Jeff Scheel from Gravity Kills uses The White Light to discuss topics of relevance for bands trying to gain traction.
Thursday, February 3, 2011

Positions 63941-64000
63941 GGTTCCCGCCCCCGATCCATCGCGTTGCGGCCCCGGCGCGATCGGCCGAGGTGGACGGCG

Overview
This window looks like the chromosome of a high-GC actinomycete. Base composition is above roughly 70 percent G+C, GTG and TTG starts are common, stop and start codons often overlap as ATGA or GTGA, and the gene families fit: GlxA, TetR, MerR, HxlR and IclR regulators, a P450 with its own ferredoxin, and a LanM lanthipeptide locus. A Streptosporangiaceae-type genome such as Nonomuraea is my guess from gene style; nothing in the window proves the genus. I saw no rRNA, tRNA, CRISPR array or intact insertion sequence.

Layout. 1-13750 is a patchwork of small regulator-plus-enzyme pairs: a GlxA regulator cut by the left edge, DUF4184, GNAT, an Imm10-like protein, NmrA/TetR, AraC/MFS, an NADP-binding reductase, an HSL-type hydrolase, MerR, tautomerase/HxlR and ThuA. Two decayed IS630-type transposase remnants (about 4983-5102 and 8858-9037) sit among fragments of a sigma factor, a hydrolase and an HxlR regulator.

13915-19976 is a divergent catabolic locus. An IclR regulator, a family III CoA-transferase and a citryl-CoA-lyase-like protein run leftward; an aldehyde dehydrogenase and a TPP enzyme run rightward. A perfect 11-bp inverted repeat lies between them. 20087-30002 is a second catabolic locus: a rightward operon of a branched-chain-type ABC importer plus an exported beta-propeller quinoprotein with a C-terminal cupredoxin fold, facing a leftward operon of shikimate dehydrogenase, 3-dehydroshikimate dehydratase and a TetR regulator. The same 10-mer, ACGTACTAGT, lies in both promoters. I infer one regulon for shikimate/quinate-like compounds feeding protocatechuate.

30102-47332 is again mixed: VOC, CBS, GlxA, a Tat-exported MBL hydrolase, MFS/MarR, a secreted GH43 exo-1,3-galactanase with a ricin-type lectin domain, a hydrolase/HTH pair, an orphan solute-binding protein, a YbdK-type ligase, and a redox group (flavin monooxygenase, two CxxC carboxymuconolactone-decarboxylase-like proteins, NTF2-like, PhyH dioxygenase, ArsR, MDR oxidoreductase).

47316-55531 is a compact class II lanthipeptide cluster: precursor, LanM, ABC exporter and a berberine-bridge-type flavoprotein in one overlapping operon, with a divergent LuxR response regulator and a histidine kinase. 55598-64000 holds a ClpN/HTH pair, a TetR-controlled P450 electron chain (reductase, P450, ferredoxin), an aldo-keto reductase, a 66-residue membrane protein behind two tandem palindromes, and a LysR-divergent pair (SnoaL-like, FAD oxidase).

I talk with musicians all the time. I work with them and I am friends with musicians of all talent and professional levels.. There are a couple in particular from St. Louis that individually climbed the ladder and made it to what most of us would think was a very respectable level of success. Sometimes I admit that what I type could be construed as not so optimistic. Some have gone as far to call my outlook on this business as bleak. I see that sometimes people take these words and think more about their perceived lack of success versus thinking about what they did accomplish and how special it really was. I know exactly how you feel. When people ask me how I perceived my own career with Gravity Kills, I tell them that "My band was in Rolling Stone Magazine but was never on the cover." I wanted to be on the fucking cover. We all want to be on the cover. We all want more than we have. That is human nature. But really what is the point? Where I'm going with this is... with all the anarchy happening in music now, I think we need to rethink the scale of how we attack the world with our music and the scale by which we measure success. Ultimately, I know we would all love to be making a living by only writing, recording and performing music. That is the goal and some of us may be lucky enough to do that at some points in our careers but why can't we seem to escape the pre-Napster paradigm model of how we measure the success of an artist? Do we really need to be on MTV Cribs to feel like we have accomplished something (is that show still on?) with our music and our message? I have said this before and will say it in many blog posts to follow this but, as I told one of the aforementioned artists yesterday, THINK GLOBALLY BUT ACT LOCALLY. The seduction of the internet is that you absolutely can have your music heard around the world. Some of you may actually have fans in far away lands and places that you may never ever ever have a chance to play a show. The seduction of mass media is that we are bombarded with celebrity culture and we think that red carpets and acne medication commercials are the real measure of your success. Of course I truly believe that you should make your digital strategy with the world in mind but a more tangible way to feel, touch, taste and smell your band gaining traction may be to also focus your efforts on becoming a real player in your local music scene. Many of you will disagree and talk about how you can't get any love in your home market simply because you are local, but could it be that you really need to be better at what you do? Go Green.